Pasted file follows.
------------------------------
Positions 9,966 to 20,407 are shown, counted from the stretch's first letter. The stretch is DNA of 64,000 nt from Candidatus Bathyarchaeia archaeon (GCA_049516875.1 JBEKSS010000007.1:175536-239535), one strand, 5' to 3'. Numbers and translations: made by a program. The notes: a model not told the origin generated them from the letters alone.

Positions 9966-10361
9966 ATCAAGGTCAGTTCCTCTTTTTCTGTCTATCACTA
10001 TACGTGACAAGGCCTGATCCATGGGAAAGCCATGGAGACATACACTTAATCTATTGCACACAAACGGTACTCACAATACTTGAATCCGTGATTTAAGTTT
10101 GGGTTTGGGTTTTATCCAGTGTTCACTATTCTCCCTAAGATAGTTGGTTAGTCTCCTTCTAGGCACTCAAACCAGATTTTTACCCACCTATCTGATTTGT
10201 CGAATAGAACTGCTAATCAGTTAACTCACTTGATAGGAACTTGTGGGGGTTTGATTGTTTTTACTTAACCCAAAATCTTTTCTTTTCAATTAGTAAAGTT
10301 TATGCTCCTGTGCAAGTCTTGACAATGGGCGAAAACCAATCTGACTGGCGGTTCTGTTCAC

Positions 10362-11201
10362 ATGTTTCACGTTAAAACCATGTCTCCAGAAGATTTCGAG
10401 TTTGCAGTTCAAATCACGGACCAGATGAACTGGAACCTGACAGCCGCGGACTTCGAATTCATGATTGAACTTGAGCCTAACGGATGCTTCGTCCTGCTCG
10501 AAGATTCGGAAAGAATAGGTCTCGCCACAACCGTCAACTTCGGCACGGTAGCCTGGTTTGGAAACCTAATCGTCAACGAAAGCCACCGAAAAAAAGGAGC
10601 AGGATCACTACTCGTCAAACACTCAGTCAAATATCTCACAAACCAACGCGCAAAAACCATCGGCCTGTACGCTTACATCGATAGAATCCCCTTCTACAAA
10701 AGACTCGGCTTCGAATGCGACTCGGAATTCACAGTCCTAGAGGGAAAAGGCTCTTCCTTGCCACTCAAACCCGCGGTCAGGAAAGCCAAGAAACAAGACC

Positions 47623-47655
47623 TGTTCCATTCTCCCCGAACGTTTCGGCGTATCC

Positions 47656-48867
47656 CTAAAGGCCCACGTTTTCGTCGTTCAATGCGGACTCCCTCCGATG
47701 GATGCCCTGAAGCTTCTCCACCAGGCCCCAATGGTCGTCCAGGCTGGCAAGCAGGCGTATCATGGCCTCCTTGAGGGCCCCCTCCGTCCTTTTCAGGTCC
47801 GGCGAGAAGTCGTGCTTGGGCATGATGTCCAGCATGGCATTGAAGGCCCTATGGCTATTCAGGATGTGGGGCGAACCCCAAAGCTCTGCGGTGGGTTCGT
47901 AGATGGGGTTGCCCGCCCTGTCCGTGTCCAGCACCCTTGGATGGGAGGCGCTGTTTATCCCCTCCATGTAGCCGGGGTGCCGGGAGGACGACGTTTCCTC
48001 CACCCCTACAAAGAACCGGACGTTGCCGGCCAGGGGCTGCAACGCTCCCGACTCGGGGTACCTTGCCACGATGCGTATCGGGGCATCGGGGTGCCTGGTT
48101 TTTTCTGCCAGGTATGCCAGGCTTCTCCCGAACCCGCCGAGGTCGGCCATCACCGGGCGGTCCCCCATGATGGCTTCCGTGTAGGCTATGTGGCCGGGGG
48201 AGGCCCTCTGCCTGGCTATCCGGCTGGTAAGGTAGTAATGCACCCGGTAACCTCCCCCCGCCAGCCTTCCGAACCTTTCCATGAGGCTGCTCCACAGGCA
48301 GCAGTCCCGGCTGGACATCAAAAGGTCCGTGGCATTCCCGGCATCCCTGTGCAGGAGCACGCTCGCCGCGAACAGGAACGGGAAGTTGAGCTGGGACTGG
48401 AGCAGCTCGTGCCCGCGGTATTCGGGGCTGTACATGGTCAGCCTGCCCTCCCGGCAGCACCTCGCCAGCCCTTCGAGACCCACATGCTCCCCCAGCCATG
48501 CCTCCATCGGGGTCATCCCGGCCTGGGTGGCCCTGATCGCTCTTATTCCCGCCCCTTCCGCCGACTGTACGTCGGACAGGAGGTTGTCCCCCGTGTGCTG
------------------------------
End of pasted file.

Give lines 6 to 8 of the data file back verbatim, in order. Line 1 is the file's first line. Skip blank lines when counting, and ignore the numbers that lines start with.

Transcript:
10201 CGAATAGAACTGCTAATCAGTTAACTCACTTGATAGGAACTTGTGGGGGTTTGATTGTTTTTACTTAACCCAAAATCTTTTCTTTTCAATTAGTAAAGTT
10301 TATGCTCCTGTGCAAGTCTTGACAATGGGCGAAAACCAATCTGACTGGCGGTTCTGTTCAC

Positions 10362-11201